And, much as I hate to admit it as a shameless Arlington homer ... my time in East Falls Church so far has been pretty nice. My apartment features this view of big old trees & I'm becoming reacquainted with how loud blue jays can be when they put their minds to it. My walk to Metro crosses Four Mile Run & I've now seen rabbits hopping past twice, making the 15 minute walk seem almost shorter than my previous 10 minute walk through the generic concrete office canyons of Ballston. And my building is much more pleasantly diverse than the filing cabinet for young professionals I'd been living in.

My friends have been reacting with mock horror when I tell them I'm leaving Arlington, especially after having run for Virginia House of Delegates here. To which I say, I don't know how to break this to you, but ... I lost. About the only fringe benefit of that is that I get to be a normal person & not be constrained by political boundaries. But it's also a statement about the guy who won -- Patrick Hope has been a great delegate in the 47th & I hope he continues to be for years to come.

So yes, I'd like to have stayed in Arlington, but I wasn't willing to spend an extra $6,000 annually just to keep "Arlington" in my mailing address for the next couple of years. I'll still be active in Arlington issues & politics (I'll be volunteering with Arlington Young Democrats this weekend), and am eager to learn where a mouthy treehugger might be able to help out on progressive issues in Falls Church. And maybe by the time I'm ready to move again, the bright line dividing affordable apartments in Falls Church from single-family homes on the Arlington side of the line will have been softened by the long-overdue EFC redevelopment plan.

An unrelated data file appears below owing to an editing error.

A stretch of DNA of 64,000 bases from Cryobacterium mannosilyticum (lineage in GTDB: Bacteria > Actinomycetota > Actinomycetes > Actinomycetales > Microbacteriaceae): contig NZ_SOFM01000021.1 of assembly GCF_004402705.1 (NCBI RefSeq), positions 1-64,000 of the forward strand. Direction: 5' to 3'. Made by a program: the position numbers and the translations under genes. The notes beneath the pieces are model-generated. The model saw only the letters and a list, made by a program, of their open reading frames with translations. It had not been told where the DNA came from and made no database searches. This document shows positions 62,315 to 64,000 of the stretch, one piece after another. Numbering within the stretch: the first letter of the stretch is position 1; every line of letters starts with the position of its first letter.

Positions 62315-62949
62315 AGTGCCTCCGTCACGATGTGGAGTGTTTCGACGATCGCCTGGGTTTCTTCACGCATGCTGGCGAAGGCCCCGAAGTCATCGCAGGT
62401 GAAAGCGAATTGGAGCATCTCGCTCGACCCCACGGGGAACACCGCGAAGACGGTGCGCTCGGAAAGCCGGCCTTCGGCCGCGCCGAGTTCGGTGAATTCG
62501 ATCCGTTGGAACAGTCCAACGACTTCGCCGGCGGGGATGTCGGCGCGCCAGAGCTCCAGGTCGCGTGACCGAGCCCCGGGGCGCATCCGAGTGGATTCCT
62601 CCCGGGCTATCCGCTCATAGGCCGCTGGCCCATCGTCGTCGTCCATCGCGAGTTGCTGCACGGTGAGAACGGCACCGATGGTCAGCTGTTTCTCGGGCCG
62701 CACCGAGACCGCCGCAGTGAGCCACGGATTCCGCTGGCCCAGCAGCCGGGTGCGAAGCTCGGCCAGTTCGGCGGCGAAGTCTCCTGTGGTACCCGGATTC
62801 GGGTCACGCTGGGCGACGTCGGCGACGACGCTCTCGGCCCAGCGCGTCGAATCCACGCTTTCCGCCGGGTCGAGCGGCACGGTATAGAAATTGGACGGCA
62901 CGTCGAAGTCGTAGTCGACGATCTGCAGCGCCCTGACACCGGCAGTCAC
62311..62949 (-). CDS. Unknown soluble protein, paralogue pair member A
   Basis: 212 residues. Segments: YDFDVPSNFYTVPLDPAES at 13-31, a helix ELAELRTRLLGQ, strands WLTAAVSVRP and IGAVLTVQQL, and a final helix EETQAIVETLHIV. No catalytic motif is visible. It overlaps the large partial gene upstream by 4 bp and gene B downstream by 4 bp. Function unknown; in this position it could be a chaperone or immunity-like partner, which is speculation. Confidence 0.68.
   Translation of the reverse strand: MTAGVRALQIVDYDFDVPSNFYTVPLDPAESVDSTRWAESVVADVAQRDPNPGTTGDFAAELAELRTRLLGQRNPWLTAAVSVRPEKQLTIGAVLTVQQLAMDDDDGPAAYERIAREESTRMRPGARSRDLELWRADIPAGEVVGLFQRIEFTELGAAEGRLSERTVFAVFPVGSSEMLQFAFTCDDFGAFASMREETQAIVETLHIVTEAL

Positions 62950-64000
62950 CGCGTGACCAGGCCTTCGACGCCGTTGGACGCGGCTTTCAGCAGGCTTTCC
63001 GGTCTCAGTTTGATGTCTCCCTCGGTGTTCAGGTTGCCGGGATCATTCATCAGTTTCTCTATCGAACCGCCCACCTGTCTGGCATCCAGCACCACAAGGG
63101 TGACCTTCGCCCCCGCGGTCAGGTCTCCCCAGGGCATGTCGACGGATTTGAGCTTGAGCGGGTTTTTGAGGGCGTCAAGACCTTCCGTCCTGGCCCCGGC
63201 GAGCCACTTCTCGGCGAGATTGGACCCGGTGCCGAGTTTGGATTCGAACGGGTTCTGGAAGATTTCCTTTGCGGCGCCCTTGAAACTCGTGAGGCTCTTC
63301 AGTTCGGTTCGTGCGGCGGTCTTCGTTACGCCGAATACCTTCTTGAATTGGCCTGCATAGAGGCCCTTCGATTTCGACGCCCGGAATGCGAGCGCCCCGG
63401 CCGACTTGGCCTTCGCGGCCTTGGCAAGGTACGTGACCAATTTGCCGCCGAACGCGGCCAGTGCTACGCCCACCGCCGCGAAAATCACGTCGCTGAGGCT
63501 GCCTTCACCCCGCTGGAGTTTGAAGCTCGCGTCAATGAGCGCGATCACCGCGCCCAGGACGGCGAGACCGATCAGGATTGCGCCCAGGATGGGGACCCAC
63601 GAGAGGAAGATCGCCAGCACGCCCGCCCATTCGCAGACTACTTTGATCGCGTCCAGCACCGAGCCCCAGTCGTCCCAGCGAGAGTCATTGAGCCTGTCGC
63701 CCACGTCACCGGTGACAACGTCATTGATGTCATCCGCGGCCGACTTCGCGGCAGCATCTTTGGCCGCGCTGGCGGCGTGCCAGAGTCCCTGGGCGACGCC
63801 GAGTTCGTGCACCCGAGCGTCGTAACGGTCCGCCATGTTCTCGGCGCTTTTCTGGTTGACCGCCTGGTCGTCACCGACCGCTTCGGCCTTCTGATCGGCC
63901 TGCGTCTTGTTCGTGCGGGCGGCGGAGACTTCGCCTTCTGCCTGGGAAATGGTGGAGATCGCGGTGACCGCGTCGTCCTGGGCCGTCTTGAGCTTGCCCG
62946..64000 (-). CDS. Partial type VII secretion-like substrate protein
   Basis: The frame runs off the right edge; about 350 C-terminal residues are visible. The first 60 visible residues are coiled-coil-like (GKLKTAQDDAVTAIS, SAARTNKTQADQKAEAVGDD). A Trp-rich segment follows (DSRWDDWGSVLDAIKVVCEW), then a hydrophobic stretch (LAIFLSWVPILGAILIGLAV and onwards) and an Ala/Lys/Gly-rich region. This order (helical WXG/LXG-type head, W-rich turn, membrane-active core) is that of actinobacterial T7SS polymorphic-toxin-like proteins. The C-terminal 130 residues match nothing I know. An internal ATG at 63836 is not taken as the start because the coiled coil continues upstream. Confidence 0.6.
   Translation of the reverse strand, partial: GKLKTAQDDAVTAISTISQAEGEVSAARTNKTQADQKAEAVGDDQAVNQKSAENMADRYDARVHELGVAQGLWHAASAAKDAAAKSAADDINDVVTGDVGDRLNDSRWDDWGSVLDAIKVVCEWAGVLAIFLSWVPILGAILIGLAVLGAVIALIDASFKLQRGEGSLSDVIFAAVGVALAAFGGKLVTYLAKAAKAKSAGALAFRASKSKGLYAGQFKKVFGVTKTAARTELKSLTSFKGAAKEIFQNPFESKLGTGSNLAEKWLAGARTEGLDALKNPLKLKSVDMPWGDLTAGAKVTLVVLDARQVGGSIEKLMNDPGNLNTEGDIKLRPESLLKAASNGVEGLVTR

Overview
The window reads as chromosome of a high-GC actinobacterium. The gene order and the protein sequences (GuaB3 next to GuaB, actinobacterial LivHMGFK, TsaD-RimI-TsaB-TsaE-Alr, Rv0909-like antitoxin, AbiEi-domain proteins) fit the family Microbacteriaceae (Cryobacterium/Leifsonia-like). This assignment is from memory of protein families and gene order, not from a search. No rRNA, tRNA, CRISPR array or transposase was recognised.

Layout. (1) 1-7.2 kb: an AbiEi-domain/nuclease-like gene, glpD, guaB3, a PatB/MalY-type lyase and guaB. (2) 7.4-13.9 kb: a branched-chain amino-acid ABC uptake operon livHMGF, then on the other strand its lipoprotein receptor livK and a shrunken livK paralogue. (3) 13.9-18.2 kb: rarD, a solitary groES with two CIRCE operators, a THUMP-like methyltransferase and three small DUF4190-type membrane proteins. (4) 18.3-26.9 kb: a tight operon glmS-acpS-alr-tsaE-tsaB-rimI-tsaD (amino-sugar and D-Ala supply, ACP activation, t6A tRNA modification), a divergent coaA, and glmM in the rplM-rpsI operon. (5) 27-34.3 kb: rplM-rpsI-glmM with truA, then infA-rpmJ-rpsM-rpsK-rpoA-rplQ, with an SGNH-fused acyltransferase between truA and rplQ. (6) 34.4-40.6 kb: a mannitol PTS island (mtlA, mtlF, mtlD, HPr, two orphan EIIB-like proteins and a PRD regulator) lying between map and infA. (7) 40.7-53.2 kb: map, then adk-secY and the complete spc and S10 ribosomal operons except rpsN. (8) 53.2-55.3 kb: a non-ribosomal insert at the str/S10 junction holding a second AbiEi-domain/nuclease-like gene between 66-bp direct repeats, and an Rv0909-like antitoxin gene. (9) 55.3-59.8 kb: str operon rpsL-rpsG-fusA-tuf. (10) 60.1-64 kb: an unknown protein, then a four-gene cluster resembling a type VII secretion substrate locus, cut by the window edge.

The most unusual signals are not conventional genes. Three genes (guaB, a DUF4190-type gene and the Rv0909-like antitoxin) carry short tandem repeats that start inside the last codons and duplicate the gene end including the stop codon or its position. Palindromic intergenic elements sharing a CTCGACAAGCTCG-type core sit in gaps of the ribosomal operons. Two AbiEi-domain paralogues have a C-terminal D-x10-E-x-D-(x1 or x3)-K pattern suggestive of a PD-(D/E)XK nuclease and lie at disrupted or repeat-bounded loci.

Friday, July 2, 2010

Should We Feel Bad For Long-Haul Commuters?

It seems like every week, there's a new article telling us we should feel bad for long-drive commuters. Take, for example, this new Reuters article is titled Hate your commute? Then pity workers in Beijing, Mexico City. It reports on the results of the IBM Commuter Pain Study, saying traffic's getting worse, people hate it, and it's affecting their professional performance & personal health.

However, it closes with this:
But despite the frustrations and the economic downturn, few commuters had changed the way they go to work with 84 percent saying the financial crisis had not stopped them driving to work.

"Even though commuters say the traffic is getting worse, for some reason people seem fond of their cars," said Lamba who hoped the information from the survey could be used by transport officials to better understand and manage traffic flow.
So basically, long-drive commuters hate their commute so much, they aren't changing a thing. And that would be fine, except we're constantly being told by elected officials how we have to spend more tax dollars to ease the commutes of people who are doing nothing to ease their own commuting pain.

Should we help people who won't help themselves? I know there are few transit options in the far-out suburbs, but if there was public outcry, the options would be there. This study seems to indicate people would rather sit in their cars & complain than carpool or lobby for new a bus route.